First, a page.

Sears, Delta Air Lines Hit in New Data Breach
If anyone else is getting unnerved by the seemingly increasing pace of data breaches lately, don’t worry, because you’re not alone. After just seeing Saks and Lord & Taylor get hit, news of another data breach arose from no less than Sears and Delta Air Lines, who disclosed recently that payment information from customers may well have been exposed.
The breach in question didn’t actually hit Sears or Delta, but rather their online support services vendor 7.ai. That company filled in Sears back in mid-March that a hack hit and revealed payment information for fewer than 100,000 customers. The hack itself, meanwhile, had apparently happened back in late September of 2017. It was subsequently identified and ultimately resolved, meanwhile, about two weeks later in October of 2017.
Delta, meanwhile, had been hit as well, but several aspects of its data collection were unaffected. That includes the really important stuff like passports and various government-related identifiers. Sears further noted that its stores and its internal systems hadn’t been affected by the hack, and any notion that the Sears credit card system had been affected was unsupported by any available data.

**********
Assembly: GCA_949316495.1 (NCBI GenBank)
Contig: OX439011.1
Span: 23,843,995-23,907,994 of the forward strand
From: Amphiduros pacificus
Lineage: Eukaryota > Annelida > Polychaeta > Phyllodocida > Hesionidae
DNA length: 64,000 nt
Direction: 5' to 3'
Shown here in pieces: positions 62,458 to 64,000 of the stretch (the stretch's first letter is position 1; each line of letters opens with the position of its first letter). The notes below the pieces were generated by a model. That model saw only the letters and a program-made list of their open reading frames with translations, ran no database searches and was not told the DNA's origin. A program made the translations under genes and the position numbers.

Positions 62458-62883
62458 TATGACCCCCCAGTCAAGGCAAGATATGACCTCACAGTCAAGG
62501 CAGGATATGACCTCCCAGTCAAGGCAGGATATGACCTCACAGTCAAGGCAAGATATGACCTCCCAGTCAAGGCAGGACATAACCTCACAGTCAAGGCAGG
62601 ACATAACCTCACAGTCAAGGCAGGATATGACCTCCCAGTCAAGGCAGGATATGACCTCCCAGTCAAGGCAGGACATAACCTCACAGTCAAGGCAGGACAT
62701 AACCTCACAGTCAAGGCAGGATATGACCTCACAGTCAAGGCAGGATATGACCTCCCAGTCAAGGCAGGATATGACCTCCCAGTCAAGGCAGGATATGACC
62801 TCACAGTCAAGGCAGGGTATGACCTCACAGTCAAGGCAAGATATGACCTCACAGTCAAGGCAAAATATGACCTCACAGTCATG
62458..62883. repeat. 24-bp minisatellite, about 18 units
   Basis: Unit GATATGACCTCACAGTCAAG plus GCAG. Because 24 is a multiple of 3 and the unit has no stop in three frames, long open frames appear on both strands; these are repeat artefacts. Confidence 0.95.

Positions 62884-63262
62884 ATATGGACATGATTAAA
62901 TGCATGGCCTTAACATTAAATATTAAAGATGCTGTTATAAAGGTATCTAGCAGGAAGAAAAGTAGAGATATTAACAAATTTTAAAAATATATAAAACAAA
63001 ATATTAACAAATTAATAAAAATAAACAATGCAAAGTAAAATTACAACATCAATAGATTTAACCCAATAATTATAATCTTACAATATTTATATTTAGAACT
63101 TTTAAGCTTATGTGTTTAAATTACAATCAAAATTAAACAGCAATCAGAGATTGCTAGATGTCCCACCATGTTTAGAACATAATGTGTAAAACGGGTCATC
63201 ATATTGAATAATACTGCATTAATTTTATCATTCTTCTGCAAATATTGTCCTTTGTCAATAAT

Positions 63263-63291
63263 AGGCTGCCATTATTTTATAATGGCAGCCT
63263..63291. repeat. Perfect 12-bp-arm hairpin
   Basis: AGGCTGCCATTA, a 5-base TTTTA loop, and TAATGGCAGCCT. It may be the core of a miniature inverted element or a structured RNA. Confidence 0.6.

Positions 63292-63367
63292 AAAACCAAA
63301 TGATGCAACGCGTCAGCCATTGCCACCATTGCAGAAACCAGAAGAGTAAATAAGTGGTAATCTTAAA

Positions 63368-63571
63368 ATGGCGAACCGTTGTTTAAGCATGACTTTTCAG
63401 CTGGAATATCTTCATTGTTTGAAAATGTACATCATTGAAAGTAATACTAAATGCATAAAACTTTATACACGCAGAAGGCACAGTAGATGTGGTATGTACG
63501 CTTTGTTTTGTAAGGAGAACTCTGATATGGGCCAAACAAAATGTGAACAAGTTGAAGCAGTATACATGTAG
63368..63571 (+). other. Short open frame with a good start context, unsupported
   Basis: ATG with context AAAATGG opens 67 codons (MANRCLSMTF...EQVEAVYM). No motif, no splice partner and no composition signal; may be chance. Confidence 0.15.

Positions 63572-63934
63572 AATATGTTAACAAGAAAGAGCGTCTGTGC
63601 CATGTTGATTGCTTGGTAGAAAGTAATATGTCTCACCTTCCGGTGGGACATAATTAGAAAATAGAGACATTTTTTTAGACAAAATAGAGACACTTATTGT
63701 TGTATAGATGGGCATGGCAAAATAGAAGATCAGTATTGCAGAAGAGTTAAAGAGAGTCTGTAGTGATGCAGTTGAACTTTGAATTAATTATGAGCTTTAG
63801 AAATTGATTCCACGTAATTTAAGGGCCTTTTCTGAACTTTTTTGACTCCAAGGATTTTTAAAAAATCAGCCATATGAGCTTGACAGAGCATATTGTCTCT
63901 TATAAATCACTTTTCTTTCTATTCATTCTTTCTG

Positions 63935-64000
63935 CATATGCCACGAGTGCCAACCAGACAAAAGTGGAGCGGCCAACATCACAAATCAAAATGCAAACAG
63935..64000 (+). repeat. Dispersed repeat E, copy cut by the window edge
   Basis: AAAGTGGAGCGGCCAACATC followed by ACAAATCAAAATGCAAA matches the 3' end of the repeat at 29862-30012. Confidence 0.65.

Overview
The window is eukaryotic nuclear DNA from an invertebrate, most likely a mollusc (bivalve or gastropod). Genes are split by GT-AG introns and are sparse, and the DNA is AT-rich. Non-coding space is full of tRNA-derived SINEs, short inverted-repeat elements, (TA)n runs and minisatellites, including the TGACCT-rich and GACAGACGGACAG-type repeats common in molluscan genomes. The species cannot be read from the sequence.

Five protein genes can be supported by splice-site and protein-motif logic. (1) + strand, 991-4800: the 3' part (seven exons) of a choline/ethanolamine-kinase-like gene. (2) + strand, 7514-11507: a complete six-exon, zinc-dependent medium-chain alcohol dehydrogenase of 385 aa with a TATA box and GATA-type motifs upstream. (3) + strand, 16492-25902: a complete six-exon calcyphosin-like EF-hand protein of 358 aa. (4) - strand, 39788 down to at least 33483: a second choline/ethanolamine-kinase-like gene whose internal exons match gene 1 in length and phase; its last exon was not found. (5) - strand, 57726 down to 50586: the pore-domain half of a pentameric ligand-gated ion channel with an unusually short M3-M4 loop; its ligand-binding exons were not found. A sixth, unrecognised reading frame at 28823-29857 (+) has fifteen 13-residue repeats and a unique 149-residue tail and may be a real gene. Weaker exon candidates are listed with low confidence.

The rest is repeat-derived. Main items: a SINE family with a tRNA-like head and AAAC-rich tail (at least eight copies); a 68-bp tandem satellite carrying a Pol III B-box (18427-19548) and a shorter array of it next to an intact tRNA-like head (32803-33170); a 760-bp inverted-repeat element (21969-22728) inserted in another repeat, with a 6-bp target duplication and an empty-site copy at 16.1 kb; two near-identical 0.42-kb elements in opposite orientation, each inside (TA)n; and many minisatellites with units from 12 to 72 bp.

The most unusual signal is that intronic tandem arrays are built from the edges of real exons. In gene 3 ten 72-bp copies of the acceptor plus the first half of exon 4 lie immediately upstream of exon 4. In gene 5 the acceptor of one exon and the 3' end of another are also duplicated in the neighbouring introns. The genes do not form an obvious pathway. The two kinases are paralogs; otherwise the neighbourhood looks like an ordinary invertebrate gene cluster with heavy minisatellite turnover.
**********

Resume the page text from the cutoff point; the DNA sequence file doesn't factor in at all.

What’s disturbing here is that apparently Sears and Delta both knew about these breaches back in late-mid 2017, but didn’t mention them until just recently. That may not be so bad given the scope of the breaches in question—which seems pretty limited—but I know that if my information had been involved in a data breach somewhere along the line, I would have wanted to know about it, and not better than half a year after the fact.
Of course, given that nothing appears to have happened in that interim suggests that perhaps less was taken than expected, or that nothing of any particular value was lost. Plus, with all of Sears’ various troubles right now, the last thing it needs is a data breach besides. Still, talking about it this far after the fact will likely do it no favors either, and as for Delta, most of air travel right now isn’t looking great since the various issues United went through.
There’s never a good time for a data breach. For the sake of the customers involved, though, it’s better to warn them sooner rather than later.